Interestingly, the novel is told through multiple narratives and is not just limited to the perspectives of Shams and Rumi. Viewpoints from the people around them, such as those of a drunkard, a beggar outside of a mosque, and a harlot who escapes the brothel to find God, are also woven in. In other words, Shafak gives voice to the outcasts of society, characters who are met with scorn and disgust. However, Shams treats even those deemed "the lowest" in society with warmth and kindness. The Forty Rules of Love will leave you musing on the beauty of Islam, a religion that above all else, encourages tolerance and peace—a message that can be easily lost when we think of the negative discourse that is perpetuated about the religion in Western media today. It is a beautifully crafted book, which also provides some wonderful "rules" to live by and inspires some wanderlust as we follow along with the characters on their journeys.
The Guernsey Literary and Potato Peel Pie Society
Mary Ann Shaffer & Annie Barrows
Dial Press, 2008
While London emerges from the Second World War, writer Juliet Ashton is looking for her next subject. An unexpected letter from a man living in Guernsey, one of the islands in the English Channel near the French coast, sets up a series of correspondence between Juliet and various members of a literary club called The Guernsey Literary and Potato Peel Pie Society. After exchanging a few letters, Juliet decides to head to the island to meet her new friends, where she falls in love with the place.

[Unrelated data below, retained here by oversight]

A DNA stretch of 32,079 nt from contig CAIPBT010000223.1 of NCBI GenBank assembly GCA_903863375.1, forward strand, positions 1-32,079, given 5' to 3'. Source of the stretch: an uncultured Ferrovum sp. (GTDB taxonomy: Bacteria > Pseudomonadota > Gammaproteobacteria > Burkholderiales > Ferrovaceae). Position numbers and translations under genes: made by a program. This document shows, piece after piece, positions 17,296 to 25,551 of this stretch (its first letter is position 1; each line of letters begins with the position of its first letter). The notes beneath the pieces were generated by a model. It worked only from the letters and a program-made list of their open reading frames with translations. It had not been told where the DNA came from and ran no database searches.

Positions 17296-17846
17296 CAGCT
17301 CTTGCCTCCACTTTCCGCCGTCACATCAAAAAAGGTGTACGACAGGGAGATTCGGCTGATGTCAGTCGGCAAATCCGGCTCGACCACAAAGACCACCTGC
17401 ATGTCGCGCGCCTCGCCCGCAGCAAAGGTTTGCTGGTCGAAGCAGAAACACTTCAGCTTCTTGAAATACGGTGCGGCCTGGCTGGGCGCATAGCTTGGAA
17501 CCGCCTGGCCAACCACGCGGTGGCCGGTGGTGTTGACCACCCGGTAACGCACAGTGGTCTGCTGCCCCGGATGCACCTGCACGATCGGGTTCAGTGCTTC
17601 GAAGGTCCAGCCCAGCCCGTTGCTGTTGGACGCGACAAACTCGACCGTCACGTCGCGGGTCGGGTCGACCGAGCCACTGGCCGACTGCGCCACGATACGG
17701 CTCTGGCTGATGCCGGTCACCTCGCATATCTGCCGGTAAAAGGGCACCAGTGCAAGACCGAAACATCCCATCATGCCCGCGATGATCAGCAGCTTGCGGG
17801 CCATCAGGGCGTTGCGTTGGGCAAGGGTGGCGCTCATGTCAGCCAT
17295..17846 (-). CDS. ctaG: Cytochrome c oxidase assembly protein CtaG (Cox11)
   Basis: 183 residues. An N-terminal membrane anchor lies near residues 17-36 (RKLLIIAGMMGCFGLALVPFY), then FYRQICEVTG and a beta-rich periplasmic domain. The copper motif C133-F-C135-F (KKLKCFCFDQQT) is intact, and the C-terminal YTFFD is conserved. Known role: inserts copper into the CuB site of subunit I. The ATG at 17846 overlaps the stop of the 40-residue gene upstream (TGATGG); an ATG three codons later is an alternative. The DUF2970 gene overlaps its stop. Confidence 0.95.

Through Juliet's correspondence, we learn a great deal about how the Second World War affected the Channel Islands, and Guernsey in particular. The islanders spend five years cut off from all news of the outside world, separated even from their children, who were evacuated. They face severe shortages of clothing, food, and firewood. Their pain is captured in snippets of memory scattered throughout their letters. Yet, interspersed with the pain is the balm of loyalty, friendship, and hope for a better future. Their story is captivating, and manages to impart a great deal of information about its historical setting. After reading this book, Guernsey will definitely be on your travel list.
Shababa Iqbal is sub-editor, Arts & Entertainment and Star Youth, The Daily Star. Email: [email protected]